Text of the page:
It’s really hard to accept this award, there’s a lot of talent on this stage and there’s a lot of talent that also isn’t here. It’s also hard to accept because when I start doing this I did it for the inherent joy of making music … So I’m a little bit uncomfortable up here, but with that discomfort I do have a sense of gratitude. I want to say thank you to all the nominees and all the non-nominees who aren’t here and will never be here … I also want to say thanks to all the voters, sweet hookup.Bon Iver wins for Best New Artist at the Grammys, and Justin Vernon thanks all the folks who will never get the opportunity he got tonight. Love it.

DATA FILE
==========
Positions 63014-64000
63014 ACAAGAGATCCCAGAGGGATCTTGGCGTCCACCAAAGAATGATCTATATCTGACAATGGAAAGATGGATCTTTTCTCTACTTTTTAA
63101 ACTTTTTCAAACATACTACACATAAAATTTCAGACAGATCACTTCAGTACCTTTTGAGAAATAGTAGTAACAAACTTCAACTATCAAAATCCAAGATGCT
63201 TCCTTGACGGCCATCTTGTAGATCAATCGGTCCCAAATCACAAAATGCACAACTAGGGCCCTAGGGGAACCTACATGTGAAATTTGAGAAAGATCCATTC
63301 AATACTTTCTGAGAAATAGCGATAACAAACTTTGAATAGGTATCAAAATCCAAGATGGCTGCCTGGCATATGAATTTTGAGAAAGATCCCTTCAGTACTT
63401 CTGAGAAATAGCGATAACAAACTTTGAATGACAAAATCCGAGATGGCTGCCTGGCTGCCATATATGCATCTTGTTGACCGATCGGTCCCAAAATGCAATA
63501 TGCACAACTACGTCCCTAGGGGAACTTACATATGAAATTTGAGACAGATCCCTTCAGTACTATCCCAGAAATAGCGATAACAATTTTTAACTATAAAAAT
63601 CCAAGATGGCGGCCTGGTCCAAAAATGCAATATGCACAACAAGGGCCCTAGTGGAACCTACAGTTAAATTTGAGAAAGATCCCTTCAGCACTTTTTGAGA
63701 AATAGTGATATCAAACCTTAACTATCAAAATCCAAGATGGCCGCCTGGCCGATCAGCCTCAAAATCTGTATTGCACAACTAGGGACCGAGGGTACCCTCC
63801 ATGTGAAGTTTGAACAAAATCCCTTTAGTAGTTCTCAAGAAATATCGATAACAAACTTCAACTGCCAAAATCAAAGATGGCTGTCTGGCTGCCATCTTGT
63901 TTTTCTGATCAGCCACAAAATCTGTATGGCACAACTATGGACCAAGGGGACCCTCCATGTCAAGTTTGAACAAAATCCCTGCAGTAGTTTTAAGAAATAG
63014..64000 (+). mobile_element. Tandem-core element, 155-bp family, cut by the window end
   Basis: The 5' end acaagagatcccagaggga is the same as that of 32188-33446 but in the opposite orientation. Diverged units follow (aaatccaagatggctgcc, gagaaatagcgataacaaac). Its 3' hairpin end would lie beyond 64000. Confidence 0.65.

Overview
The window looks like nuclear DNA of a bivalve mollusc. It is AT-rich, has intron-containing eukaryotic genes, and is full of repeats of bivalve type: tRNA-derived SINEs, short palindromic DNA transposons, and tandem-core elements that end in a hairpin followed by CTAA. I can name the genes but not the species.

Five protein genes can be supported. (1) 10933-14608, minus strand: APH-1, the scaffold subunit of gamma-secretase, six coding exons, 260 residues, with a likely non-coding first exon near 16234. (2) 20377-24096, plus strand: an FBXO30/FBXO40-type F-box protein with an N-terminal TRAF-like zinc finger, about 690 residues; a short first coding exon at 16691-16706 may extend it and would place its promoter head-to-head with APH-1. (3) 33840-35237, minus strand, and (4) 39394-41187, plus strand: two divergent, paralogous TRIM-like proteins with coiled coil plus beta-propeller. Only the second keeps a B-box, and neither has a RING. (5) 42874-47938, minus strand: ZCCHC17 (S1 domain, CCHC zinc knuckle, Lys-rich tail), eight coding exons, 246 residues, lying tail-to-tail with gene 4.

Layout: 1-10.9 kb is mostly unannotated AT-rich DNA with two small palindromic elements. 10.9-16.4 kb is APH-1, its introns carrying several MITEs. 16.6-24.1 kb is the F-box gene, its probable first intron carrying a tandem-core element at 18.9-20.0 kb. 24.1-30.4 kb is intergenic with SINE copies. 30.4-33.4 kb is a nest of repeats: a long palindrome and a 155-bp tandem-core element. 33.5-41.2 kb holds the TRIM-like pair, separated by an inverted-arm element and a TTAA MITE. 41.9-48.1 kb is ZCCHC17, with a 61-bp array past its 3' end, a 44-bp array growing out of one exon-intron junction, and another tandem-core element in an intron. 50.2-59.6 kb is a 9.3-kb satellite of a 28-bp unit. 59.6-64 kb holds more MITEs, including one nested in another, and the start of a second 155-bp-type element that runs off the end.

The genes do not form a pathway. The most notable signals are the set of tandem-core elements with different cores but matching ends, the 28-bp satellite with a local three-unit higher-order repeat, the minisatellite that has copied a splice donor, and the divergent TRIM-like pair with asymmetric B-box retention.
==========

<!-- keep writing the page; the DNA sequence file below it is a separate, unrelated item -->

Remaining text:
Really, our issue is more that the Grammys appear to be off the grid entirely. They seem to reward things that sort of fit their mold of what popular music should be, and while there’s some overlap between popular music and what the Grammys feel is popular music, quite often things which NOBODY has talked about – not even tastemakers or critics – get nominated and then win. While I’m sure Esperanza Spalding is a great musician who deserves to be heard, the fact of the matter is that she lacks tangible buzz to justify the attention. Nobody in the media was like, “Wow, this Herbie Hancock album is amazing!” before it won Album of the Year back in 2008. It had very little press coverage. The problem is that NARAS presents these awards as the definitive music awards of the year, and they’re so far off the pulse sometimes (because it’s picked by people who are of a stuffy old guard of the music industry) that it calls their opinion into question. I don’t think Bieber should have won, but I think this is a bad introduction to Esperanza Spalding. You want a better, more accurate barometer of pop music? Try Pazz and Jop. What do you think?